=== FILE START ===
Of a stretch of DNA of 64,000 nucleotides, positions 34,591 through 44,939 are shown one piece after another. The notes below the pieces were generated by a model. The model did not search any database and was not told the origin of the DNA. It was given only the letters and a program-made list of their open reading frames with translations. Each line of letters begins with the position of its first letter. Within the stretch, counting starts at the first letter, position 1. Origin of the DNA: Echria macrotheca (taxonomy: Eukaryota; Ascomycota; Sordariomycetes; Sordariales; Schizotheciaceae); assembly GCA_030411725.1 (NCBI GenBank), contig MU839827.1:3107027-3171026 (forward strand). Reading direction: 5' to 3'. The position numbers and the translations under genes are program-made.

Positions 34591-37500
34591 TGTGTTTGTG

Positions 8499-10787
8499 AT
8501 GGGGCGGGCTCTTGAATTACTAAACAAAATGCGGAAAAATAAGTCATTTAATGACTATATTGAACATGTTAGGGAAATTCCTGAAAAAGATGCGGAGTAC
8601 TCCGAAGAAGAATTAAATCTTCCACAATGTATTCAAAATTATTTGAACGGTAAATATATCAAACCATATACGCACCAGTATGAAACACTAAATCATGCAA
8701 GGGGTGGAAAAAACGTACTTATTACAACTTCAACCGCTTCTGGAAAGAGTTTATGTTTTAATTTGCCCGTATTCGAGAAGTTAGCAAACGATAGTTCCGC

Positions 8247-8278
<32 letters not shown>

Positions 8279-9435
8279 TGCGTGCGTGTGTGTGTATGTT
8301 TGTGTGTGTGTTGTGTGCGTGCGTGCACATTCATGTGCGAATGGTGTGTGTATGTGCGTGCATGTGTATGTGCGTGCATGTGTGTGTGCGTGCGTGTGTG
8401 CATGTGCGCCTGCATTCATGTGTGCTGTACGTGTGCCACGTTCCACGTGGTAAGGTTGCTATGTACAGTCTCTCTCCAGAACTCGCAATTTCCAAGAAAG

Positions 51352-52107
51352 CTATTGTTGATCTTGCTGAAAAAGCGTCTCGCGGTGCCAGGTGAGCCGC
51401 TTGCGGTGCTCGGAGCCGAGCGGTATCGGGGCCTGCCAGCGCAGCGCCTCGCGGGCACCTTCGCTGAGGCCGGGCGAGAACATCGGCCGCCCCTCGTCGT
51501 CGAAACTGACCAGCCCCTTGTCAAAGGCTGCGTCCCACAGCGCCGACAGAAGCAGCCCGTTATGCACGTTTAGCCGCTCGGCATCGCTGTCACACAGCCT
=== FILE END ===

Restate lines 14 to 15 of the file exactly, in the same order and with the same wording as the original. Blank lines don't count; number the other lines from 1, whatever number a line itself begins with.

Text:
8401 CATGTGCGCCTGCATTCATGTGTGCTGTACGTGTGCCACGTTCCACGTGGTAAGGTTGCTATGTACAGTCTCTCTCCAGAACTCGCAATTTCCAAGAAAG

Positions 51352-52107